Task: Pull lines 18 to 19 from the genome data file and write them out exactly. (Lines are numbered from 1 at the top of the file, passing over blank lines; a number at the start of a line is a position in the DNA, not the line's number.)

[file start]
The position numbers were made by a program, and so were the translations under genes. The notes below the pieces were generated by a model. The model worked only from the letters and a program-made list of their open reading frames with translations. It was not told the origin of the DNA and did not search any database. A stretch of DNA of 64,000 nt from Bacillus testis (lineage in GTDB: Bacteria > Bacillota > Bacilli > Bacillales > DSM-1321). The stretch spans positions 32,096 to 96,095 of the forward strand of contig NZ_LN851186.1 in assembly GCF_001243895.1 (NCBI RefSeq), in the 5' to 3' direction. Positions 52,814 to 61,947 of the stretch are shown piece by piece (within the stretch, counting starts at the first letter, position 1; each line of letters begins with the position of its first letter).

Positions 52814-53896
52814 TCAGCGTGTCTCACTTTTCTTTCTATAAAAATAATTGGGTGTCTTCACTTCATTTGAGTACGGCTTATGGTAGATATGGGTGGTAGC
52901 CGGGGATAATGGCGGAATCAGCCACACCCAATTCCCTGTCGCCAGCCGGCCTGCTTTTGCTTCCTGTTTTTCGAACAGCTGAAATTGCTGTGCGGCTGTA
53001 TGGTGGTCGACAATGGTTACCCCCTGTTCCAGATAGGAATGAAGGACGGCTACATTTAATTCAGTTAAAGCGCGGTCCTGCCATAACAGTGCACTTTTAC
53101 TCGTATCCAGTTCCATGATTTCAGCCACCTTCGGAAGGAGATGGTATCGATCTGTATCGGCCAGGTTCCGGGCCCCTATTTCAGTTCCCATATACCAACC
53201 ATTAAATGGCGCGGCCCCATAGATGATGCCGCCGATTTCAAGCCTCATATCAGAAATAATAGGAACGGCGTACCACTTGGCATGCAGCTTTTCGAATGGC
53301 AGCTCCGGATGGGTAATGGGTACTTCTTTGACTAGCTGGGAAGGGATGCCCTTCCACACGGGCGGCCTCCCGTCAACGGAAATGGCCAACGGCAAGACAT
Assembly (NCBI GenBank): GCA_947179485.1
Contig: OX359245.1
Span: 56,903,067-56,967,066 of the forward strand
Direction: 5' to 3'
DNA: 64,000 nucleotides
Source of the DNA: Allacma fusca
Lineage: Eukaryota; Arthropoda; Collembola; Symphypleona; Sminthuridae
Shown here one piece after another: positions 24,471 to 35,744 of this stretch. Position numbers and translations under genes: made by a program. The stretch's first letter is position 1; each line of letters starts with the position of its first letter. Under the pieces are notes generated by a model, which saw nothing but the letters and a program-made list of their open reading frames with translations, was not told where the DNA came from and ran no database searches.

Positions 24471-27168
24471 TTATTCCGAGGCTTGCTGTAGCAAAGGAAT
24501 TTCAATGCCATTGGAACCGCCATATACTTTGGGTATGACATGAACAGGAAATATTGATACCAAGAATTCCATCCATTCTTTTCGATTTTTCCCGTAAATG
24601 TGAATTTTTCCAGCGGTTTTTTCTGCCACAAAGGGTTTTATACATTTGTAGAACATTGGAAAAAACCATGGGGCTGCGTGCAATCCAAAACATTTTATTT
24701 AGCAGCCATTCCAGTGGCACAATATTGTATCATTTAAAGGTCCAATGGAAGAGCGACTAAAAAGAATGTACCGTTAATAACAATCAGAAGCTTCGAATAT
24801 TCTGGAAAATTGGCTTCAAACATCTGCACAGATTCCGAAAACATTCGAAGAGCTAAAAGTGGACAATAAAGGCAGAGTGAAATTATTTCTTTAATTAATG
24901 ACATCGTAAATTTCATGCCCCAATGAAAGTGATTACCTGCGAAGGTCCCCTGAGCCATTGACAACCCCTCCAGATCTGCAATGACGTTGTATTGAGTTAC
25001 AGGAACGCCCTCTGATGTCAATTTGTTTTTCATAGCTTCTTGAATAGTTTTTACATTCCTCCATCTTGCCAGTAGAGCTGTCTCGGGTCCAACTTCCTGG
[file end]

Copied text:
24471 TTATTCCGAGGCTTGCTGTAGCAAAGGAAT
24501 TTCAATGCCATTGGAACCGCCATATACTTTGGGTATGACATGAACAGGAAATATTGATACCAAGAATTCCATCCATTCTTTTCGATTTTTCCCGTAAATG